• Rake the dead areas to loosen the brown grass. Remember not to remove all of the grass. Just break up the top layer of thatch and leave the rest alone.
  • When it’s raked, you’ll want to remove all of the dead thatch that was just raked. You can remove the dead areas with a lawn mower, an outdoor vacuum, or even by hand. Make sure that when you’re done, no clumps are left on your lawn.
  • If there is a barren section of your lawn, go ahead and reseed or resod it, then water it if that’s what the seed or sod manufacturer recommends.

If you like, you can also apply a fertilizer – preferably one that is rich in iron or nitrogen – so that it can grow better before the warmer summer temperatures hit.

One word of caution, however, be careful when you’re raking and removing the dead grass because you don’t want to get rid of the healthy grass in the meantime. Dead grass comes out of the ground easily, so raking should not remove any healthy grass; however, you’ll still want to be careful not to rake too aggressively to avoid accidentally removing healthy grass along with the dead grass.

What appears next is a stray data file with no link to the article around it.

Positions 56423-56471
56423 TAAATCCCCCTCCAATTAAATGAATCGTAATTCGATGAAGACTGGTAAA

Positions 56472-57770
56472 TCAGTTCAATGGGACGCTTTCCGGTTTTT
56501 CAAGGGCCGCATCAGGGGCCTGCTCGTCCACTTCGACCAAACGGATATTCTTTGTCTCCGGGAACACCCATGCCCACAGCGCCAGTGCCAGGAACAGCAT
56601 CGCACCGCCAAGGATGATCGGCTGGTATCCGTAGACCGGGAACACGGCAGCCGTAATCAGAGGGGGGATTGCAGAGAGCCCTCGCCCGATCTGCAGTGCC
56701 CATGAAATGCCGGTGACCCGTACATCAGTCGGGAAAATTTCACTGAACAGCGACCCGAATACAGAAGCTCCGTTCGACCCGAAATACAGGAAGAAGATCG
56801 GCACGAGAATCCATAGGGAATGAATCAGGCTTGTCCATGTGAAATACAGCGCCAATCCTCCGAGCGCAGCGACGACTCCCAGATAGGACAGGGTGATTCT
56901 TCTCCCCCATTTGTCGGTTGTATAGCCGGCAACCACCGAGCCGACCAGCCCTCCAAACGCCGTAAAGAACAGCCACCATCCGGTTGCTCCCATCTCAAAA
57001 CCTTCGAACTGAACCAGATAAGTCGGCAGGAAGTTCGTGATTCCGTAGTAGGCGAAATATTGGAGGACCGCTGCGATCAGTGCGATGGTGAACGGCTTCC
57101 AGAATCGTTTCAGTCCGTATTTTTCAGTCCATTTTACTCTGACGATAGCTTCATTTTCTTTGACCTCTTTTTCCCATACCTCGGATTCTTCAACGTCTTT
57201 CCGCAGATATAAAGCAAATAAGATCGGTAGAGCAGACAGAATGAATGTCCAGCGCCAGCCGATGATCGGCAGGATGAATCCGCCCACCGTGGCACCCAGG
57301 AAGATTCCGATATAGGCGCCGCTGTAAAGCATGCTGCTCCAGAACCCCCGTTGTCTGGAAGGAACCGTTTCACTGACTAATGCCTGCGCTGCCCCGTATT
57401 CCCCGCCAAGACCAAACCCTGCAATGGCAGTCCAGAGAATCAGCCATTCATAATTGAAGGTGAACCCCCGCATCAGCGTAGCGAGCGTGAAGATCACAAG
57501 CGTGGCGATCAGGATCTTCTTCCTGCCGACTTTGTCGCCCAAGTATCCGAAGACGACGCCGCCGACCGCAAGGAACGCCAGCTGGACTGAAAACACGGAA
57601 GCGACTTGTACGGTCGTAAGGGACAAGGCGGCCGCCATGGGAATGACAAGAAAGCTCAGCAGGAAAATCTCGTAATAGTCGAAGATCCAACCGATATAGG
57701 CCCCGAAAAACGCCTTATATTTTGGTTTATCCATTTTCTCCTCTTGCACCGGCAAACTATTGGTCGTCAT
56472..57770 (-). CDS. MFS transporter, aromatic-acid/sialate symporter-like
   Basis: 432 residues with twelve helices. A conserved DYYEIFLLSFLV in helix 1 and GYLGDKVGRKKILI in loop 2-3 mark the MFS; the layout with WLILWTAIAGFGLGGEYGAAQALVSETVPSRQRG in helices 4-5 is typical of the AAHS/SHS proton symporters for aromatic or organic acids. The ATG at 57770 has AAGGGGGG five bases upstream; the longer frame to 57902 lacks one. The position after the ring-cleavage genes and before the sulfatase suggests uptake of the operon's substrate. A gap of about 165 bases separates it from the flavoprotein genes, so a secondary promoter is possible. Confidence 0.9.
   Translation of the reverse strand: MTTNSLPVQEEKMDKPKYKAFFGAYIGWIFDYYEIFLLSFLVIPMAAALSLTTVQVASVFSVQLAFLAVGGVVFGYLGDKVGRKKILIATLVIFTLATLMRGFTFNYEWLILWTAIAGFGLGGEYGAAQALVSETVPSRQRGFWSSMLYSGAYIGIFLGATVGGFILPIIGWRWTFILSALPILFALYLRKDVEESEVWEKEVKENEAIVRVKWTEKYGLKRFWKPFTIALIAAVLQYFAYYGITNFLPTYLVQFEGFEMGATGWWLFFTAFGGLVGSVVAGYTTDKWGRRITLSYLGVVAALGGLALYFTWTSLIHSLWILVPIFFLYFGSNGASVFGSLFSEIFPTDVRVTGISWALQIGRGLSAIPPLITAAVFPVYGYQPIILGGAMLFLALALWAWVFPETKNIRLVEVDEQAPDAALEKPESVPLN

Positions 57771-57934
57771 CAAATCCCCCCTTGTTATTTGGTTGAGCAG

In Summary

The answer to the question, does raking the grass help it grow, is “no,” Having a lush green lawn no longer has to be a difficult task because raking your lawn at the appropriate time and using the right tools make the task a lot easier and less time-consuming. Just remember to do your due diligence before you get started and you’ll have that nice lawn in no time.

A lot depends on the condition of the grass when it’s being raked. If it is truly dead, it’s important to note that raking it will not bring it back to life. That being said, there are reasons for raking your grass that can influence the way your lawn looks.